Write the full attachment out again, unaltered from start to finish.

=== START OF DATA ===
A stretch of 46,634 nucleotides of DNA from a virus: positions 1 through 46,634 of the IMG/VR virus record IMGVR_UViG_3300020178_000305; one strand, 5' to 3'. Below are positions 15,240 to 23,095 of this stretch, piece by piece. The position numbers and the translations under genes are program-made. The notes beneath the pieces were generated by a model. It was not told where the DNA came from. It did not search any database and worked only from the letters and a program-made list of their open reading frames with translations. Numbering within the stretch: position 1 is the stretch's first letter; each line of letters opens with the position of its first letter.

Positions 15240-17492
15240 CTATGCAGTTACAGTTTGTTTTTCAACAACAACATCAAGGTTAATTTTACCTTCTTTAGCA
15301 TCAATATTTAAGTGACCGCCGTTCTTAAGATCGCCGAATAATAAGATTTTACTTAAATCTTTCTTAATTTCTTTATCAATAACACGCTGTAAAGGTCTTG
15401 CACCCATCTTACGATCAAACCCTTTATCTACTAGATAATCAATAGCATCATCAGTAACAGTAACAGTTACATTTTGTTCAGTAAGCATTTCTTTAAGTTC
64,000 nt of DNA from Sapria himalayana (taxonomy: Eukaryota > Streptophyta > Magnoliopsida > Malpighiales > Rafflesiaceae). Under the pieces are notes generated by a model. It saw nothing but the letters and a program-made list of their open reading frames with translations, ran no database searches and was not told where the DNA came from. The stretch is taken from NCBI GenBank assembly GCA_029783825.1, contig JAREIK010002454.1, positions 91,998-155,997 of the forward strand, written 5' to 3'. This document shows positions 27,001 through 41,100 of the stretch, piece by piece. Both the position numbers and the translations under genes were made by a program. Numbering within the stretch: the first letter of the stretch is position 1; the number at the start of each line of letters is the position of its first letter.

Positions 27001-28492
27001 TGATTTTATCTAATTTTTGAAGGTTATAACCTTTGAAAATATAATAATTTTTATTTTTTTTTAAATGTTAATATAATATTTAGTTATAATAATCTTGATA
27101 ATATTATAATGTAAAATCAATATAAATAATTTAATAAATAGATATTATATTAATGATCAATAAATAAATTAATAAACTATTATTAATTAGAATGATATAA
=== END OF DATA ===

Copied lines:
A stretch of 46,634 nucleotides of DNA from a virus: positions 1 through 46,634 of the IMG/VR virus record IMGVR_UViG_3300020178_000305; one strand, 5' to 3'. Below are positions 15,240 to 23,095 of this stretch, piece by piece. The position numbers and the translations under genes are program-made. The notes beneath the pieces were generated by a model. It was not told where the DNA came from. It did not search any database and worked only from the letters and a program-made list of their open reading frames with translations. Numbering within the stretch: position 1 is the stretch's first letter; each line of letters opens with the position of its first letter.

Positions 15240-17492
15240 CTATGCAGTTACAGTTTGTTTTTCAACAACAACATCAAGGTTAATTTTACCTTCTTTAGCA
15301 TCAATATTTAAGTGACCGCCGTTCTTAAGATCGCCGAATAATAAGATTTTACTTAAATCTTTCTTAATTTCTTTATCAATAACACGCTGTAAAGGTCTTG
15401 CACCCATCTTACGATCAAACCCTTTATCTACTAGATAATCAATAGCATCATCAGTAACAGTAACAGTTACATTTTGTTCAGTAAGCATTTCTTTAAGTTC
64,000 nt of DNA from Sapria himalayana (taxonomy: Eukaryota > Streptophyta > Magnoliopsida > Malpighiales > Rafflesiaceae). Under the pieces are notes generated by a model. It saw nothing but the letters and a program-made list of their open reading frames with translations, ran no database searches and was not told where the DNA came from. The stretch is taken from NCBI GenBank assembly GCA_029783825.1, contig JAREIK010002454.1, positions 91,998-155,997 of the forward strand, written 5' to 3'. This document shows positions 27,001 through 41,100 of the stretch, piece by piece. Both the position numbers and the translations under genes were made by a program. Numbering within the stretch: the first letter of the stretch is position 1; the number at the start of each line of letters is the position of its first letter.

Positions 27001-28492
27001 TGATTTTATCTAATTTTTGAAGGTTATAACCTTTGAAAATATAATAATTTTTATTTTTTTTTAAATGTTAATATAATATTTAGTTATAATAATCTTGATA
27101 ATATTATAATGTAAAATCAATATAAATAATTTAATAAATAGATATTATATTAATGATCAATAAATAAATTAATAAACTATTATTAATTAGAATGATATAA